Telefonica buys back submarine cable stake

Telefonica is spending a couple of hundred million euros to buy back a stake in its submarine cable business that it sold to KKR almost exactly five years ago.

Mary Lennighan

February 2, 2022

3 Min Read
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Telefonica is spending a couple of hundred million euros to buy back a stake in its submarine cable business that it sold to KKR almost exactly five years ago.

Specifically, the Spanish incumbent and partner Pontegadea have agreed to pay €215.7 million, subject to various adjustments, for a 40% stake in infrastructure group Telxius Telecom, owner of a sizeable submarine cables network. It’s pretty much a 50:50 deal; Telefonica will raise its stake in the unit to 70% from 50.01%, while investment company Pontegadea will take the remaining 30%, having previously held a 9.99% stake.

The companies gave no indication as to when they expect the transaction to close, noting only that it requires regulatory and competition approvals.

At this stage, the deal raises more questions than it answers, given that we’re talking about a big telco that has been offloading assets over the past year or so as part of a major debt-reduction push now buying back some of those same assets.

Private equity firm KKR agreed to pay €1.275 billion for a 40% stake in Telxius Telecom in early 2017, a deal that represented an early asset monetisation move for Telefonica. At the time, the business included 16,000 telecoms towers, as well as tens of thousands of kilometres of fibre-optic subsea cable. However, the owners hived off the towers – by then numbering 31,000 – to American Tower in a €7.7 billion deal that closed last summer, a transaction that helped Telefonica reach its much-vaunted €9 billion debt-reduction goal. That, and the merger of its O2 business in the UK with Virgin Media, amongst other things.

Given that the asset has changed so much since KKR bought in, it’s difficult to comment on the valuation of the subsea cables unit based on this latest deal. It’s less difficult to see that KKR clearly made a decent return on the towers segment.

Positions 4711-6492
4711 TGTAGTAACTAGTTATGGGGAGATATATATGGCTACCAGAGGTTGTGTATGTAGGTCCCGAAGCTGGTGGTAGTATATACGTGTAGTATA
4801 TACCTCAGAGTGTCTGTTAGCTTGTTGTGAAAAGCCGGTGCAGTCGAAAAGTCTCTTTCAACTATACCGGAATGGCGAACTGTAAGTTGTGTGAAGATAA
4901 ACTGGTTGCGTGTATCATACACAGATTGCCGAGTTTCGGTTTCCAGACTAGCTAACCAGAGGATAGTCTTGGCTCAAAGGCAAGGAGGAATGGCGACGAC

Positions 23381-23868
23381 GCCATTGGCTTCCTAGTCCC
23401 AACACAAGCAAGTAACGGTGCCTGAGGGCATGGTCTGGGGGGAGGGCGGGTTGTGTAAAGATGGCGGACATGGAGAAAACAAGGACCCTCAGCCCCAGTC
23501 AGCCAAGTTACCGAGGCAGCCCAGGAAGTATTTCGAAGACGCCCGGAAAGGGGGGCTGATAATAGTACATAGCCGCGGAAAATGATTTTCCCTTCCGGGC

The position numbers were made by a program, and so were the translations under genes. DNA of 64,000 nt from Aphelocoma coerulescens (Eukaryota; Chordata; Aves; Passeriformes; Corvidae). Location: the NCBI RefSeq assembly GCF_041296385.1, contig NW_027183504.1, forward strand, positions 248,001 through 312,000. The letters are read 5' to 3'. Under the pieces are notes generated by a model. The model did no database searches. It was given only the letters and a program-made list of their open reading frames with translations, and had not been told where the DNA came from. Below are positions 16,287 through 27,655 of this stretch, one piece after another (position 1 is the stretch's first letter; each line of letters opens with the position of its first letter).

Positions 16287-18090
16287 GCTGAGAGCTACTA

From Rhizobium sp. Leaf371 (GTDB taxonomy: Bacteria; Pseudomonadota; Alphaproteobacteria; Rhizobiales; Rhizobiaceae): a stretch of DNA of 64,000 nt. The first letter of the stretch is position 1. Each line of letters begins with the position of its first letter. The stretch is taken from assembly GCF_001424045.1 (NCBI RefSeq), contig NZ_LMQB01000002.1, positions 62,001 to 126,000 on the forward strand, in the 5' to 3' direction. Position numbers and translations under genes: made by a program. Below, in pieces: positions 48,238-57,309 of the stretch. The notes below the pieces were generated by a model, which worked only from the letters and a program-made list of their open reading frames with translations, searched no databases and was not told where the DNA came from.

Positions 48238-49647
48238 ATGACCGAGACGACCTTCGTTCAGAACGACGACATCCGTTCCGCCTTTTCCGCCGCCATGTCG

It could well be that simple for the PE firm; it has made its money and wants out. But it’s worth noting that KKR is keen to buy TIM in Italy – although admittedly that deal is not looking particularly likely to come to fruition at present – which owns subsea cable business Sparkle. It might be too much of a stretch to suggest that KKR is looking to avoid a competition body conflict by selling its Spanish-owned cables now, but that might have factored into its thinking.

For its part, Telefonica is not giving much away. Naturally, it is pitching the deal as having been driven by the potential of the submarine cable space, but it’s questionable whether that’s it’s true motivation.

“The deal represents a clear commitment to submarine cables, which are assets with high growth potential and industrial relevance in the new digital era,” Telefonica said, in a statement, in which it also highlighted the importance of the sector during the Covid-19 pandemic.

That’s certainly not an incorrect assumption, but Telefonica has a history of offloading assets with strong growth potential in a bid to make some money in the here and now. Indeed, while some of its major European rivals have held on to tower assets, or major stakes therein, in order to capitalise on that potential, Telefonica sold out of its towers business completely. So either it is rethinking this strategy, or something else is going on.

There were rumours last summer that Telefonica was in talks with Swedish investor EQT regarding the sale of its submarine cables business, but no deal was ever announced. It could be that those talks – or others in a similar vein – will be reignited following the stake buyback from KKR.

About the Author(s)

Mary Lennighan

Mary has been following developments in the telecoms industry for more than 20 years. She is currently a freelance journalist, having stepped down as editor of Total Telecom in late 2017; her career history also includes three years at CIT Publications (now part of Telegeography) and a stint at Reuters. Mary's key area of focus is on the business of telecoms, looking at operator strategy and financial performance, as well as regulatory developments, spectrum allocation and the like. She holds a Bachelor's degree in modern languages and an MA in Italian language and literature.

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